Wednesday, September 15, 2010

A Glimpse into Eco-Babyz #3: Media and Baby E

Before baby E was born, I thought my views on television and media in childhood were pretty clear. Up until she was about six months I still thought I was set in my decision. Of course, then I realized I was facing two problems. First, I work online and I am often in front of the computer screen, sometimes while baby E sees me checking email and what not. Second, our [rather huge, in-your-face] television is in our living room, which doubles as a play room. Oh, and there is a third, I think it's called the-only-way-to-do-housework-without-baby-destroying-what-you-just-did-or-it-taking-three-times-as-long.

Alright, so no TV until five was pushing it, but I was pretty set on none until 2. My dreams are thoroughly shattered! Yes, I know that watching television brings a child's mind into sort of an ADHD mode, and there is loads of scientific evidence it isn't good for them. I also know that mothers before me have done just fine without the television, even when they had one in their home. I am just not that firm. Besides, you know what babies do when they suddenly see their favorite thing, food, or toy. They need it... now! Or else! So my only refuge all summer has been the great outdoors. We've been outside every day for at least an hour, sometimes more. I also try to avoid bringing her to the living room when I don't want her staring at the screen. I am dreaming of the day we finish our attic so that we can move our office and the TV there; baby E would finally have her own room and the living room to play in sans screens. I can live without the TV altogether, I watch it all of once a week, usually the Food Network for some inspiration and recipe ideas. Baby E watches Curious George, Thomas the Tank Engine, and Caillou. More or less gender neutral because I despise too much pink and just because those are her favorites.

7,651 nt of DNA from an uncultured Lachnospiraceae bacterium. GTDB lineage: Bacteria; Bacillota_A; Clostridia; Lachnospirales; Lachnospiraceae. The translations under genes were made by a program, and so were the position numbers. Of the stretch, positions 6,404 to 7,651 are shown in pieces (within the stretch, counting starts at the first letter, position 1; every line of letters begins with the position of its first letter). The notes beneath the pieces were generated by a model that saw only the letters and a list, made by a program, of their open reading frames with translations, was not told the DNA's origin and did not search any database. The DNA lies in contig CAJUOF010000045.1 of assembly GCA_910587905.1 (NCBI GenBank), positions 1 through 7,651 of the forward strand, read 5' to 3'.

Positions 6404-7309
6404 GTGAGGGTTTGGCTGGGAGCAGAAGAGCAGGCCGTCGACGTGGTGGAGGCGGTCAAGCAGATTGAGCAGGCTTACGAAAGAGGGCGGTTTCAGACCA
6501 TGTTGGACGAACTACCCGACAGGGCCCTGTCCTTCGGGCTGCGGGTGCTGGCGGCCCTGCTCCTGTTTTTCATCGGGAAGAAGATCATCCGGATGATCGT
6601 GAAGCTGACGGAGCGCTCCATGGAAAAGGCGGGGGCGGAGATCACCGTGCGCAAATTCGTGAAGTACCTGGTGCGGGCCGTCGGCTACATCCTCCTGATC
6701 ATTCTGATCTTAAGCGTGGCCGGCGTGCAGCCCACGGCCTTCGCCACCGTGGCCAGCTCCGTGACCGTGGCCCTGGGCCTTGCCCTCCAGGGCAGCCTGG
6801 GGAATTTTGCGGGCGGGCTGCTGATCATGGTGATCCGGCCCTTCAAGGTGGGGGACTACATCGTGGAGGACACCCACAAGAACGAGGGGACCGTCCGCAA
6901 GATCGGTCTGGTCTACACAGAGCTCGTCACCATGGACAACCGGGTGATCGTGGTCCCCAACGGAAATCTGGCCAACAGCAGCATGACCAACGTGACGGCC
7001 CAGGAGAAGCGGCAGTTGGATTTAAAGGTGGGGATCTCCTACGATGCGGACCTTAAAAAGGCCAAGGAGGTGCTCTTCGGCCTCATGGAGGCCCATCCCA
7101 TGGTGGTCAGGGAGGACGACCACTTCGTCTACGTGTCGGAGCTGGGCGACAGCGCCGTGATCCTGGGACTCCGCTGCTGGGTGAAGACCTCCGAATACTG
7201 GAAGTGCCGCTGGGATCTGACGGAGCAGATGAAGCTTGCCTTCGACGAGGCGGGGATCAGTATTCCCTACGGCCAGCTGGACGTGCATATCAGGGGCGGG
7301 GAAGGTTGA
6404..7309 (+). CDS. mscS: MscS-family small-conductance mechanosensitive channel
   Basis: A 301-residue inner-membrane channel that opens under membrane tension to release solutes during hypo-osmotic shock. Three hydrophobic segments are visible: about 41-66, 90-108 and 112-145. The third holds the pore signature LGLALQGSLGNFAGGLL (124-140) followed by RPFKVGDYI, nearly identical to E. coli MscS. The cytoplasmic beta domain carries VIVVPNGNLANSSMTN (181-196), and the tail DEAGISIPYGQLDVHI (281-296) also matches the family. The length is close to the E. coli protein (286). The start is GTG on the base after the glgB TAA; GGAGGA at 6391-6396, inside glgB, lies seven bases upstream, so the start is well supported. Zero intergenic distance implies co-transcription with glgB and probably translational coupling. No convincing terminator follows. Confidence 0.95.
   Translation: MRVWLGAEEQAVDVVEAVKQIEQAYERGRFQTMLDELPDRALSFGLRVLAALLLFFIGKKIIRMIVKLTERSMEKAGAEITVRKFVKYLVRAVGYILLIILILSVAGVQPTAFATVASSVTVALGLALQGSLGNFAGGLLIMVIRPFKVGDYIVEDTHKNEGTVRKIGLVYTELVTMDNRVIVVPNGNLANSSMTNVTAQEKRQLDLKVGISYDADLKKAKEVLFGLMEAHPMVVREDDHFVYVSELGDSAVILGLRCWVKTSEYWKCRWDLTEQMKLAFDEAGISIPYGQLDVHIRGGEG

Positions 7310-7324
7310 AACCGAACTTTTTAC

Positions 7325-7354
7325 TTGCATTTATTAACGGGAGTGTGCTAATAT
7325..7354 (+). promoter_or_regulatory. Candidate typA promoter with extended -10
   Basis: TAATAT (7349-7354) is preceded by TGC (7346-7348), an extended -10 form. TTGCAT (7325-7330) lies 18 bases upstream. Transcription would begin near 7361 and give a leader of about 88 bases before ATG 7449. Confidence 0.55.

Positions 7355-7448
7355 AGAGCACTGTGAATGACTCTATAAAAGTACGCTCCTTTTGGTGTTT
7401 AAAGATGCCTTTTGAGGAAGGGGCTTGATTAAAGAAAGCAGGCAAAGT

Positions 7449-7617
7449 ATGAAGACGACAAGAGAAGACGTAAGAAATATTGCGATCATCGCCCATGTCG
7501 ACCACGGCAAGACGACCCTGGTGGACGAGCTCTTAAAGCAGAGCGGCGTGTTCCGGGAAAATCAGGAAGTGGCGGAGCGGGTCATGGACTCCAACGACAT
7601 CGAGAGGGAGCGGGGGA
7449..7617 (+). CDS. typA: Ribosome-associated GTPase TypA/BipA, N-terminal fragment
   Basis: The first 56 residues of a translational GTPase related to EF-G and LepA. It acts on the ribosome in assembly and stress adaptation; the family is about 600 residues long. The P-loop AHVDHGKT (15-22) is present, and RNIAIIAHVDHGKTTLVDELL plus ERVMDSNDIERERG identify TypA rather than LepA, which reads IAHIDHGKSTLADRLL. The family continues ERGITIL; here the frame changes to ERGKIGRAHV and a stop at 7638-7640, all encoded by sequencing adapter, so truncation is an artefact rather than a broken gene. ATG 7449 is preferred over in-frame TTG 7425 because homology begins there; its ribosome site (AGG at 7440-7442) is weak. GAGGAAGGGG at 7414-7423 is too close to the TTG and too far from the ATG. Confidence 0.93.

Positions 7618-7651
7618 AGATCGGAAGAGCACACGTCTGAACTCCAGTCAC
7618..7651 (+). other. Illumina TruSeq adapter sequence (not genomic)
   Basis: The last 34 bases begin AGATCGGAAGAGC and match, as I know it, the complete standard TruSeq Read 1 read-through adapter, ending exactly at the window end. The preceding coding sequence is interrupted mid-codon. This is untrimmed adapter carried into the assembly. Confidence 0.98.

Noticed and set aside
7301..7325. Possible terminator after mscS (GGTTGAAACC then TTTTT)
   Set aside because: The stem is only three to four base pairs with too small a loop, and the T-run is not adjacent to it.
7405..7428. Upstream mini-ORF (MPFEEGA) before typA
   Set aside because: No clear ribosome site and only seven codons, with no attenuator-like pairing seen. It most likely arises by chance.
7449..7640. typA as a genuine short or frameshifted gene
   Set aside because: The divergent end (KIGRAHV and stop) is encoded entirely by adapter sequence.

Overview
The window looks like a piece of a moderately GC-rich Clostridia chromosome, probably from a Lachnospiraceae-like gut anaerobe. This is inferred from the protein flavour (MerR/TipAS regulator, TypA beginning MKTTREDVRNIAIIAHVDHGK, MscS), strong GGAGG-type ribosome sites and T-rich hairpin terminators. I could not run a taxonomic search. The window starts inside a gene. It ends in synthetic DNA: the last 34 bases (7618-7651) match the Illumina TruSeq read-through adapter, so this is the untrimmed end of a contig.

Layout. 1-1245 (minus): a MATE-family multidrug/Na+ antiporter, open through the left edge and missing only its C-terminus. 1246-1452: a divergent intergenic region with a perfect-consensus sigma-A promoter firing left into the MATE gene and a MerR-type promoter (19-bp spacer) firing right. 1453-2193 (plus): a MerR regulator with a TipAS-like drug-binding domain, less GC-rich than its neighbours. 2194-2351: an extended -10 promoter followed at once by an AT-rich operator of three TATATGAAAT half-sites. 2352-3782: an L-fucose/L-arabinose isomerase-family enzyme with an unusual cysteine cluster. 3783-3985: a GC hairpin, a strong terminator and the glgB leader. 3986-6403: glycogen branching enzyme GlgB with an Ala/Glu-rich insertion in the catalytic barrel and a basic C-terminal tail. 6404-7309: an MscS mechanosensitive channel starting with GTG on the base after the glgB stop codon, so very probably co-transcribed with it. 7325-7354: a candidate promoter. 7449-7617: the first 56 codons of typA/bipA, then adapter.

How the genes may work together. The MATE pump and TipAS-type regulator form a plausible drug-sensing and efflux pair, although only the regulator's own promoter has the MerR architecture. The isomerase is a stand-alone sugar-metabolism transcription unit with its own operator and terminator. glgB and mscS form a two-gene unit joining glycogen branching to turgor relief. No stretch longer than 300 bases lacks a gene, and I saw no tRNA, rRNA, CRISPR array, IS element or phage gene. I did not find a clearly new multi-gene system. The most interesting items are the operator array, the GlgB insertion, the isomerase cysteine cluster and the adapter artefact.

You see, I think this way not just because television is passive and anti-social. Not only because it hinders brain development. I just don't want my daughter to be so absorbed in this media culture that it would thwart her imagination and creativity. There needs to be a good balance of creative play, the outdoors, and screen time. Before the age of two, in my opinion (and the AAP recommends), the television is not necessary at all. Real life doesn't care about recommendations unfortunately. I don't want her to be one of those kids who is constantly asking for the new toy advertised or talking about nothing but the new teen pop star. Just another reason we warmed up to homeschooling. Not to shelter her, but for her to be her own unique person - not thinking and doing just like everyone else for the sake of popularity.

She is at a stage where she is craving play and attention, and unfortunately I'm the only one around to give it to her. We have a neighbor with a baby 4 months younger, they play well together almost every day. But for obvious reasons I can't let her stay there all day! So there I am with her, trying to get her attention away from the TV, playing horsey. Teaching her to count. Drawing with her and for her. Building towers with blocks. Hoping that someday soon she'll get to another stage, the it's-alright-mommy-I-can-play-with-my-dollies-for-a-whole-hour-while-you-work stage. Aaah...! Deep breath.

So if you're attempting to minimize screen time with your toddlers, my advice is to put the TV away somewhere behind closed doors, or it will not work. We can live without it. We're canceling the cable when our contract period is over.

What about you? Toddlers, preschoolers, teenagers? How do you embrace or battle the black stare tube? :)


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